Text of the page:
China’s blanket ban on cryptocurrency has arrived just when the People’s Bank of China (PBoC) is planning to issue its own digital currency. The big question is, however, what effect will China’s strategy have on global digital currency?
In May 2021, the Chinese government announced a major crackdown on cryptocurrency mining and trading. Previous attempts at curbing China’s cryptocurrency sector had focused primarily on exchanges and associated businesses. By concurrently planning to launch the digital yuan, a blockchain-based central bank digital currency (CBDC), the PBoC appears to be harnessing the benefits of cryptocurrency’s underlying technology while removing its primary characteristic of anonymised decentralisation that threatens its fiat currency.
What is a central bank digital currency?
CBDCs are cryptographically secure digital currencies issued by central banks. A CBDC’s underlying blockchain technology allows transactions for fractions of currency without administration overheads. Every fraction of the digital currency is recorded on an immutable and traceable ledger, for full transparency. The advantage of CBDCs is that they will allow faster, cheaper and fully transparent payment systems.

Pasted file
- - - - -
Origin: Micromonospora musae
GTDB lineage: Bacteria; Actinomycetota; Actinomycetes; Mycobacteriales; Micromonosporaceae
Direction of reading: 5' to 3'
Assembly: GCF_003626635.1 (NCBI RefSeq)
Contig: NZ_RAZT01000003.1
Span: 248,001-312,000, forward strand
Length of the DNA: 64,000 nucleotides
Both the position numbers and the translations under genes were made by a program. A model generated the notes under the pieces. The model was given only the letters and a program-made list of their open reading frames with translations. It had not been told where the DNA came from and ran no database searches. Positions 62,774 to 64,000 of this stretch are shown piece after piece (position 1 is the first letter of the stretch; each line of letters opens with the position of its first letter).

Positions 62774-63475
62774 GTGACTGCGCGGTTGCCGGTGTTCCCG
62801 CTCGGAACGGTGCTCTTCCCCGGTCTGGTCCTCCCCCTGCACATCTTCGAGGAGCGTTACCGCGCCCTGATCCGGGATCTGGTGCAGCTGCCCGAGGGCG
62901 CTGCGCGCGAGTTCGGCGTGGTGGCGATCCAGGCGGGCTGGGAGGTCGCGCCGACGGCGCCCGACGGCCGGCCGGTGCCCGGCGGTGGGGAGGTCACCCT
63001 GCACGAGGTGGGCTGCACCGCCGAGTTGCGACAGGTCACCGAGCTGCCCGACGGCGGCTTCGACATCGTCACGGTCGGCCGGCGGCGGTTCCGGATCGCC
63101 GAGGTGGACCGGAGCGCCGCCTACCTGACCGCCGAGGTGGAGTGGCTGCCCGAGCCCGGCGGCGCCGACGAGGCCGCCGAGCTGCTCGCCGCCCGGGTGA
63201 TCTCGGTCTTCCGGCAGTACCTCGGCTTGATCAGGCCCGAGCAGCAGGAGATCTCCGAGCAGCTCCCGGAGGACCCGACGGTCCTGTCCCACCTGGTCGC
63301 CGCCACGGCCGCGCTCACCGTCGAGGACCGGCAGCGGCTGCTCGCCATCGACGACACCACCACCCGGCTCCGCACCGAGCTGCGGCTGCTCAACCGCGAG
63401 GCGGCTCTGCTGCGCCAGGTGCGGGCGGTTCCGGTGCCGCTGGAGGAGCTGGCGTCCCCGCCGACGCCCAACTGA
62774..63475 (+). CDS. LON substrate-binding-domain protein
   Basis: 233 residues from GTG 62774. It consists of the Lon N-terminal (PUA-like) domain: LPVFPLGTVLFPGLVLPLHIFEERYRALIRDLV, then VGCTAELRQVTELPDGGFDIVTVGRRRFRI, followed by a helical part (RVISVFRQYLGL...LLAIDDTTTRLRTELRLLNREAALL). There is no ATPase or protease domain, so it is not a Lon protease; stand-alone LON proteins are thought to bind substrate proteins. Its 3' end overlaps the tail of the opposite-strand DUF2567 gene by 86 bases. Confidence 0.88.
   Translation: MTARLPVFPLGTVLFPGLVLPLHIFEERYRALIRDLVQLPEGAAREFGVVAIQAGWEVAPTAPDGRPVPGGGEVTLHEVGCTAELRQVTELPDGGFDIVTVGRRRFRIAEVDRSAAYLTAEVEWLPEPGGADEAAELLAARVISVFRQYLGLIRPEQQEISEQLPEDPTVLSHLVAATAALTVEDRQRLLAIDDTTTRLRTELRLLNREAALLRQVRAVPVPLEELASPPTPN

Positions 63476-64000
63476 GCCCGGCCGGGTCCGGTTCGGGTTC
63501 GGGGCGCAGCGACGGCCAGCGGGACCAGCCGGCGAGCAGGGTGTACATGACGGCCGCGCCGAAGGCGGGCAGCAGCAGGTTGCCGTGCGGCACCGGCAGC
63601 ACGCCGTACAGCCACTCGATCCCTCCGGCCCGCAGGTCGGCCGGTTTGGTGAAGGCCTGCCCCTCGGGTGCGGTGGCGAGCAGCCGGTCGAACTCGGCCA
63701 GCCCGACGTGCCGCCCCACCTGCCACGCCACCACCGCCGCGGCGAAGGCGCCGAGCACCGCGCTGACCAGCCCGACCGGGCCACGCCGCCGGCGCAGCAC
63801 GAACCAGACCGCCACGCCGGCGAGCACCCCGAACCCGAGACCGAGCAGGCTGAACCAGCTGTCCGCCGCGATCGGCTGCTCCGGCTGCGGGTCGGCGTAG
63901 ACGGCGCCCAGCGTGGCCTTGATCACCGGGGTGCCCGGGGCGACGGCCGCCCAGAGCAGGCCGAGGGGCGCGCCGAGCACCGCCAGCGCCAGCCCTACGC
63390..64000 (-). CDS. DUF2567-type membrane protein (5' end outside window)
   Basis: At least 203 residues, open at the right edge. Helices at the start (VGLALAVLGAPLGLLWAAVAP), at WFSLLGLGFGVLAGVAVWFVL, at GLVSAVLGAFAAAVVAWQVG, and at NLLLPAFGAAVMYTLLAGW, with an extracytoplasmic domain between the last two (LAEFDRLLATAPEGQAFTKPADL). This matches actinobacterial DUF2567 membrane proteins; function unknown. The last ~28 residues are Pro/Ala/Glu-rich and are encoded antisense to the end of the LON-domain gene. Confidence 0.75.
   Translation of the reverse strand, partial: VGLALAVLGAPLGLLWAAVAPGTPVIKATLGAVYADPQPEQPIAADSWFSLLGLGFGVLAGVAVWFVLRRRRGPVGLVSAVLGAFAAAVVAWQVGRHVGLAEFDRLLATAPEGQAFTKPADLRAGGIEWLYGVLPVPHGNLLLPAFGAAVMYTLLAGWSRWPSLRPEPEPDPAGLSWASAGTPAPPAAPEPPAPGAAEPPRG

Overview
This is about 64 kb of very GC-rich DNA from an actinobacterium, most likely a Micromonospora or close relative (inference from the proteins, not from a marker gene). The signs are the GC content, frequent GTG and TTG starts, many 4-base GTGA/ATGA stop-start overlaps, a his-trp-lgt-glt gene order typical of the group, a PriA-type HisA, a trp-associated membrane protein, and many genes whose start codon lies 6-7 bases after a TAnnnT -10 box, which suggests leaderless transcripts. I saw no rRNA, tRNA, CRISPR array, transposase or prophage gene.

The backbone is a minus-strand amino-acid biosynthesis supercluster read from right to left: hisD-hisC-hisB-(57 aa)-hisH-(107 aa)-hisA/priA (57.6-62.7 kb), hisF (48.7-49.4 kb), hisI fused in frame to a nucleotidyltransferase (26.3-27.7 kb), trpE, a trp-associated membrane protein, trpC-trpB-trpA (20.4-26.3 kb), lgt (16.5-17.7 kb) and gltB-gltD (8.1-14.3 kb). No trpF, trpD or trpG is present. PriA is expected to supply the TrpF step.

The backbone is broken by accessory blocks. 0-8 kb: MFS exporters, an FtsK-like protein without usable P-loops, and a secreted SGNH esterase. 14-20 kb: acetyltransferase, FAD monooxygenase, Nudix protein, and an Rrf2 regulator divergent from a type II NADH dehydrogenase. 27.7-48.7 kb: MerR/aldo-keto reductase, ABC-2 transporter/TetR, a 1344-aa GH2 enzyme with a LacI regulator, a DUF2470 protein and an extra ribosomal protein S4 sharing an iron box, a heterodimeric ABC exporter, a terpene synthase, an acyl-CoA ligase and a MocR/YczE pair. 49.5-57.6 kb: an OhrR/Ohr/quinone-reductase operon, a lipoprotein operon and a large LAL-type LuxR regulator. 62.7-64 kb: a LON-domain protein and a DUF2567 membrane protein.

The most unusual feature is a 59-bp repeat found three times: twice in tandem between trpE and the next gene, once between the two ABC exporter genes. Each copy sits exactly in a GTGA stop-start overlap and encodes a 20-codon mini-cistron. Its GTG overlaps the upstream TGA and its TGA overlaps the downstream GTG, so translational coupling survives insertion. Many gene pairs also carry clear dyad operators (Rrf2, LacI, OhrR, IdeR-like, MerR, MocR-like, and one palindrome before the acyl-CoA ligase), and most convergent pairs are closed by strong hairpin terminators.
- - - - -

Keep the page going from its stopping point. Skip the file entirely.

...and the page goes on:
China has historically dominated global Bitcoin mining operations. If Bitcoin were a country, it would be in the top 30 energy users worldwide, according to the University of Cambridge Bitcoin Electricity Consumption Index with China ranking first at almost double the energy consumption of the US in second place.
Since 2017 the Chinese government has introduced a raft of cryptocurrency regulation prompting major trading exchanges in mainland China (including the world’s largest exchange, Binance) to relocate to Hong Kong and elsewhere. Thus began a gradual shift of the global crypto centre of gravity out of China towards Europe and North America.
Chainalysis chief economist Philip Gradwell believes the most recent ban on mining will have a limited effect on global trading because the vast majority of the world’s leading cryptocurrency, Bitcoin, is already mined. Of Bitcoin’s 21 million finite supply, 18.7 million bitcoins had been mined by August 2021, according to Blockchain.com.